When we talk of ‘Indian’ food, our taste buds drift to ‘spicy’ and ‘hot’. It’s true to some extent but not entirely. Having schooled for three years in the Southern part of India – I fell in love with their cuisine and etiquette of eating. From their popular breakfast rice cakes known as idli to their luncheons served on a banana leaf, I was all in.
One of the days last week, I skipped lunch at work and decided to go for a 3pm meal, not realising that most kitchens close by that hour. Thinking aloud, a friend of mine suggested a place called ‘Mithai’, an eatery located along the temple street in Kisutu area that’s usually open at such odd hours and that they serve South Indian dishes. Nothing screamed afternoon glory as this for me that day. It was a bonus.
Being on a fat-free and gluten-free diet, I knew I wouldn’t go wrong as South Indian cuisine offers a lot of steamed recipes.
Menu: I was pretty impressed with how they illustrated their menu book – personalising each section with an artwork. It was colourful and easy to pick. They not only had South Indian dishes but also North Indian and Chinese – but strictly vegetarian.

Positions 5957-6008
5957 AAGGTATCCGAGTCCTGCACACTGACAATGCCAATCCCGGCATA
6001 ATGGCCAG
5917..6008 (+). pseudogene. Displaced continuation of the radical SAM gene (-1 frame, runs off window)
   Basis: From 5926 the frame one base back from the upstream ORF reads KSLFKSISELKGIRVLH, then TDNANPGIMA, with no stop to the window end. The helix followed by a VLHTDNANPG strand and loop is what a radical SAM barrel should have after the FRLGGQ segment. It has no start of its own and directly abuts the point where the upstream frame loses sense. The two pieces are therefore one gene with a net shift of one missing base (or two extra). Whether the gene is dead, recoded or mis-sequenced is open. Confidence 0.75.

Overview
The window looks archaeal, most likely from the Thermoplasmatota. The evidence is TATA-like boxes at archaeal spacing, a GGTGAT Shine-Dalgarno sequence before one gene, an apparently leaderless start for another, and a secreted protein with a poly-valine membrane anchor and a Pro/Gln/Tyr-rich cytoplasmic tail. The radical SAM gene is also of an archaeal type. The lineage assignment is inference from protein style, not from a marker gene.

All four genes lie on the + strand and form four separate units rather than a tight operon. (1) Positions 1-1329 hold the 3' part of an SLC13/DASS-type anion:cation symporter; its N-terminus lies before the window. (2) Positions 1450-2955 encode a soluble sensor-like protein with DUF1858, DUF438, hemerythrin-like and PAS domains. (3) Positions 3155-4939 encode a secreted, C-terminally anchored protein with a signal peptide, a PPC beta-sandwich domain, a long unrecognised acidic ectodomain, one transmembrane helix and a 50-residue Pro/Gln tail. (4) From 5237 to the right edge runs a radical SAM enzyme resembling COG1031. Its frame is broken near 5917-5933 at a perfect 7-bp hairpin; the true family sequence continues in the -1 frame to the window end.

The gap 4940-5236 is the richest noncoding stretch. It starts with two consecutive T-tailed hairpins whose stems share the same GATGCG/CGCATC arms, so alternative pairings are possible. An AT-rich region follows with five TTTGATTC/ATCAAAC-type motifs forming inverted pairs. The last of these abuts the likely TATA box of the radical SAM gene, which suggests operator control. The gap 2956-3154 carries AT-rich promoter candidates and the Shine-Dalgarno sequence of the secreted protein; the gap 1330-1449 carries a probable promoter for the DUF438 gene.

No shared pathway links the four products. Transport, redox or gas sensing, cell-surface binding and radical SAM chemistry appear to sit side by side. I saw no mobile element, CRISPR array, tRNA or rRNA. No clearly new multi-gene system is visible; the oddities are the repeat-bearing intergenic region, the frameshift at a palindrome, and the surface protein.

My Order: I ordered an Uttapam, which is basically a pancake prepared from a rice and lentil batter and mixed with your choice of add-ons. I picked onion, tomatoes and coriander. The kitchen staff were very cooperative when I requested for my dish not to be cooked in any refined oil. Yes, it yells healthy. It comes with three types of chutneys and sambar (a lentil-based vegetable stew with tamarind broth) that complement the dish. It was pretty filling.
A must try: Masala dosa, which is basically a stuffing of seasoned potatoes enveloped in a pancake, which looks more like a long version of crepe. It’s crispy in texture.
Tip: When ordering a dosa, make sure to specify whether you want it crispy or soft.